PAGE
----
Why your lifestyle almost certainly isn’t to blame for your infertility (despite what the Daily Mail headlines say)
[ Originally posted on Medium ]
If you’re struggling to have a baby, it can feel overwhelming to know what you should and shouldn’t do, to give yourself the best chance of success.
Well fear not! Having conducted a full meta-analysis of one leading UK tabloid newspaper (Jan 17-Aug 18), here is a summary of its bulletproof guidance and absolutely rock solid health advice, guaranteed to give you the miracle baby of your dreams.*
*disclaimer: may not be bulletproof guidance, rock solid health advice, or guaranteed to give you the miracle baby of your dreams.
Things to stop doing. Right now. These are practically contraceptives.
Reasons the Daily Mail says your lifestyle might be to blame for your infertility:
Daily Mail miracle infertility cures
Things the Daily Mail says will help you to get pregnant:
Gadgets you can buy:
The Ava fertility wristband (again. They really like this, apparently)
Specific ways you should be having sex:
Supplements you can buy:
Lifestyle and nutrition changes you need to make
Eat a handful of almonds, hazelnuts & walnuts every day* (ok, a handful, got it)
Eat 2.5 oz of walnuts every day (er…how many ounces of walnuts are there in a handful? what about the other nuts in the handful? what size hands are we actually talking about?)
Alternative therapies you need to try
How infertility will probably kill you anyway
Reasons the Daily Mail says infertility is bad for your health:
Clear and simple, right? When you’re not throwing out your tupperware; getting rid of all your cleaning products; replacing all your toiletries; going cold turkey on your mobile phone; buying your partner new boxers; strutting around with a cushion up your top pretending you’re pregnant; rethinking your career goals to make sure they’re not too ‘masculine’; trying to get just the right amount of exercise (not too little, not too much); making sure you’re getting just the right amount of sleep (not too little, not too much); cutting back on alcohol (whilst still drinking 5 glasses of red wine a month); guzzling fertility supplements; charging up all your various fertility devices (one on your wrist, one up your vagina); moving out of the city to the countryside (but not taking any anti-histamines when your allergies play up); avoiding sofas, car seats, laptops, water bottles and receipts; trying to precisely measure out the exact recommended quantity of walnuts; planning your trip to China to sit on cock-shaped rocks; working out your top 5 friends; and running back from yoga and acupuncture just in time to have sex at precisely the right time of day, in precisely the right month, in precisely the right position, and for precisely the right duration — just remember that the Daily Mail has also told you that stress can double the risk of infertility.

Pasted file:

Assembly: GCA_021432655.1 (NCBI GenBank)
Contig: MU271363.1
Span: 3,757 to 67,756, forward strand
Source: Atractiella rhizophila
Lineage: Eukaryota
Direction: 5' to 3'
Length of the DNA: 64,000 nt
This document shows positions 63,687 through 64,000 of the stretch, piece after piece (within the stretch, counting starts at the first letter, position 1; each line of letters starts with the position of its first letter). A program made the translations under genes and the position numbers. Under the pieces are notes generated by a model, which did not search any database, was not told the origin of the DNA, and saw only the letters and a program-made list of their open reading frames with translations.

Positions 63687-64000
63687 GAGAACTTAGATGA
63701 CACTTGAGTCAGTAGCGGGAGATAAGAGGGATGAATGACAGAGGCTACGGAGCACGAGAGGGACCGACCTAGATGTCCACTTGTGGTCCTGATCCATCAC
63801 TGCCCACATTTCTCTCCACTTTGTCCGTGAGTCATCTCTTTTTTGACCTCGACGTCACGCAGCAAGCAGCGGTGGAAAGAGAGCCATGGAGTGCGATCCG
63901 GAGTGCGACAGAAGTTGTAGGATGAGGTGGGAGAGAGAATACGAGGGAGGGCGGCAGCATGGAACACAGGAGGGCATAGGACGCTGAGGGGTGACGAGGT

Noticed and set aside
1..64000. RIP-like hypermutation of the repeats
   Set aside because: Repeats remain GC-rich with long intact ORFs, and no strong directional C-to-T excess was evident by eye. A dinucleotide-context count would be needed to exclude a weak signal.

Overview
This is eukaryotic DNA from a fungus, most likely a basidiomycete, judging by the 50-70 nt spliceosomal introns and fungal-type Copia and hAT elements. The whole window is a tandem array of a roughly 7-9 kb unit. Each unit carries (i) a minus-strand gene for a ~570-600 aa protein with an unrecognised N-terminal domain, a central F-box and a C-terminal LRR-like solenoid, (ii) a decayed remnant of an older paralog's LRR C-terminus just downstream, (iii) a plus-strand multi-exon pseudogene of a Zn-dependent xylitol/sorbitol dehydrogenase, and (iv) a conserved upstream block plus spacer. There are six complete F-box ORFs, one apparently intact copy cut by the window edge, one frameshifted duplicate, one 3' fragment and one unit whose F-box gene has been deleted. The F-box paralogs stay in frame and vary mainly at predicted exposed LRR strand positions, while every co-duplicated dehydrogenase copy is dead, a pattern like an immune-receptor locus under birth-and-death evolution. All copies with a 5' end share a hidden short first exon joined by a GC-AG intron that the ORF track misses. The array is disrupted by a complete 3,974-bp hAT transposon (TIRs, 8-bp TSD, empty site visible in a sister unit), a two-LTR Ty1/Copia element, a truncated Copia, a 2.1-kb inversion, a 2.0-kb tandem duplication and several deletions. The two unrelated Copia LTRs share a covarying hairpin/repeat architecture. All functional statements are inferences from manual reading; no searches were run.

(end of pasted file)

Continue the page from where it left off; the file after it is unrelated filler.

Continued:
DO ALL THESE THINGS BUT UNDER NO CIRCUMSTANCES IN DOING THEM MUST YOU GET STRESSED AND UNDO ALL YOUR HARD WORK.
Ignore these at your peril — because why wouldn’t you want to be rewarded for your hard work with surprise twins or triplets, like the couples featured in these stories, with their miracle babies, all thanks to these miracle cures?
And does any of this really matter anyway - because if you’re infertile you’ll probably die early regardless?
An alternative to the Daily Mail infertility regime
Maybe it’s not your fault if you’re struggling to get, or stay, pregnant.
Maybe your infertility issues aren’t caused by anything you did or didn’t do.
Maybe you didn’t do anything to deserve this.
Maybe it’s just shitty, shitty luck of the draw.
Maybe trying to be generally healthy, taking a prenatal vitamin and following any specific guidance from your Dr is enough for you to have ‘done your bit’.
Maybe it’s more important to look after your body and mind for your own general wellbeing and sanity, than in pursuit of a miracle infertility cure.
Maybe you don’t need to beat yourself up for ‘not trying hard enough’.
Maybe you’re trying your best, and it’s now down to science and luck.
Maybe the Daily Mail doesn’t have all the answers.